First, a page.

REGIONAL DEPARTMENT OF AGRICULTURE REPORTS ON IMPROVED AGRICULTURE TECHNOLOGY AND EXTENSION SERVICES DELIVERED TO FARMERS IN BONO REGION
The number of technologies and extension services delivered to stakeholders stood at 18. Crop technologies were the most extended and followed by the livestock sub-sector and “Others” which included improved processing techniques, marketing activities and the introduction of new recipes using local food commodities.
|Indicator||Target||1st Qtr, 2022||1st Qtr, 2023|
|Number of improved Technology demonstrated to farmers:||Livestock||26||5||4|
|Area (acres) under improved Technology demonstrated to farmers:||Livestock||1||0.0||0|
|Extension Agent-farmer ratio||1:1,983||1:820|
|Total number of farmers participating in demonstrations||Male||3,112||446||469|
|Number of FBOs trained in extension services delivery||70||58||31|
The FBOs reached with extension services were quite high due to the number of meetings and training conducted for the groups and/or group executives, especially, rice farmers in the region. This aimed at whipping their interest in increasing rice production this year to meet targets set by the government. Again, the number of participants attending demonstrations was very low since only one District had commenced its demonstrations.
Extension service delivery was done through groups for quick delivery of information and improved technology. Efforts were made to facilitate the formation of FBOs and formidable farmer groups and strengthen existing ones and the group meetings during this quarter were targeted at sensitizing rice farmers to operate as groups.
The first quarter produced 11 technologies that were demonstrated to stakeholders compared with 9 same periods last year. These ranged from pre-production, production, and post-production activities, including vegetable production in sacks, zero/minimum tillage, proper use of agrochemicals, integrated crop pest management (ICPM), improved practices in the storage of cereals and grains, pruning in cashew, solar drying of produce (plantain, cassava, okra, tomatoes and pepper), etc. These technologies were demonstrated through organized training programmes, home and farm visits, and community information centers and radio stations.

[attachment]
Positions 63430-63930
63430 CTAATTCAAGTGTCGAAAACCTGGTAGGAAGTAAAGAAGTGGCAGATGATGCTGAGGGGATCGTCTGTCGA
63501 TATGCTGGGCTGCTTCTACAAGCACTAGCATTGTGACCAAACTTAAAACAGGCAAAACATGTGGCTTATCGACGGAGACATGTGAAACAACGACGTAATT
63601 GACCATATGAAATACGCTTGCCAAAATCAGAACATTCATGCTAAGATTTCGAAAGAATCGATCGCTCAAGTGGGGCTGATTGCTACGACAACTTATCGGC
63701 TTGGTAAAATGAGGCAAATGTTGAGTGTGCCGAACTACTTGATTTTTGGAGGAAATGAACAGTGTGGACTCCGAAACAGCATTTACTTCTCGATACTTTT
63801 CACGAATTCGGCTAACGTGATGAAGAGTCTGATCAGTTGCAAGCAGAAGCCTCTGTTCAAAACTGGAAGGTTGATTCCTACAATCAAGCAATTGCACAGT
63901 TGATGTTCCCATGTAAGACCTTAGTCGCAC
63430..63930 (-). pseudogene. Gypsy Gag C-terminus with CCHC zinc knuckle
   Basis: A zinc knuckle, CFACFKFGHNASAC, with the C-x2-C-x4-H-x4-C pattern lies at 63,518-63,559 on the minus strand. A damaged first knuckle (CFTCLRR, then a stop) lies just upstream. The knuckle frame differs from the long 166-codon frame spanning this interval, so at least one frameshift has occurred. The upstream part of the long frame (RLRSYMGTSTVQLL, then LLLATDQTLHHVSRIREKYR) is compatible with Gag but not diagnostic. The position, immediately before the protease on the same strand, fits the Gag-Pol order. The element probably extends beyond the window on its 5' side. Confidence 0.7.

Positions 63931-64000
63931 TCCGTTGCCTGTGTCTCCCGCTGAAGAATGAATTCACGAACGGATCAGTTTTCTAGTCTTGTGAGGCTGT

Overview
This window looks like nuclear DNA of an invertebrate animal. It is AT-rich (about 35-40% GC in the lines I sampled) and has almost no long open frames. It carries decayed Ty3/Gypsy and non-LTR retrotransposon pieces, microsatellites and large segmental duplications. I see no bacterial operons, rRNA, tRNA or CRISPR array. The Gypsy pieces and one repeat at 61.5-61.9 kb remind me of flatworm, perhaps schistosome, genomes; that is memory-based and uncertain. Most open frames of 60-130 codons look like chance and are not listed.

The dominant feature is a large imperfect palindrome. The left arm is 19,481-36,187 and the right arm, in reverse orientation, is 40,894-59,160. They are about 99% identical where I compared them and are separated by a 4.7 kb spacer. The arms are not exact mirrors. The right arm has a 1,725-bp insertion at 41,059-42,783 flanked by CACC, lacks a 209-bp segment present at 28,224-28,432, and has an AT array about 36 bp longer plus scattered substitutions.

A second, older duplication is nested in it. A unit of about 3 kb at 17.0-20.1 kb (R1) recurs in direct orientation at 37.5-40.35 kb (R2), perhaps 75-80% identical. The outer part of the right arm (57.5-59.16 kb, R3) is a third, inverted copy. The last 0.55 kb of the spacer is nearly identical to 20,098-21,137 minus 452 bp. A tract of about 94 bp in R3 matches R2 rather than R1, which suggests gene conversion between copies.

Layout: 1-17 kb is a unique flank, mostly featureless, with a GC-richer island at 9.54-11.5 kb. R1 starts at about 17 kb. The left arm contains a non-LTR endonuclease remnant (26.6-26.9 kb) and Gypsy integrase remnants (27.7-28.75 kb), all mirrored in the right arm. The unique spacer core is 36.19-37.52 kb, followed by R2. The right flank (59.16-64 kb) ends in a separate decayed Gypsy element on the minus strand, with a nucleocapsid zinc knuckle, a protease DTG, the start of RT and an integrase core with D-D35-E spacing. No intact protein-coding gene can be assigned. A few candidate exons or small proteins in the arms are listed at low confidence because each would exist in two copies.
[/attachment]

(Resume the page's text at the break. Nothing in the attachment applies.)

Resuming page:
The major crops involved included maize, rice, cashew, and tomatoes among other major food crops cultivated in the region. The number of technologies demonstrated this year was slightly lower than in the same period last year just as the beneficiaries were significantly lower (61%) this year than last year.
The number of permanent AEAs (including Market Enumerators and Veterinary TOs, PPRS staff) at the post is marginally higher than last year. Though the required number of AEA in all Districts was not met, the few NABCO and National service personnel available quite augmented the staff strength resulting in the majority of districts almost meeting their requirements. However, their temporary work conditions make planning difficult and this does not help in the efficient delivery of extension services.
The commencement of on-farm demonstrations is expected in April/May. This is exactly the period when the major season starts. This explains why only a few demonstrations were established. These were at the initial stages where land preparation was done and planting was expected in April.
Vegetable farmers in Sunyani Municipality and Tain were introduced to mulching in okra and tomatoes. Berekum West has also commenced the introduction of new two varieties of tomatoes to farmers through trials. The trial is currently at the nursery stage and involved 16 farmers.
The Tain District, again, demonstrated to farmers how to mount beehives in their cashew farms at Brohani for the production of honey.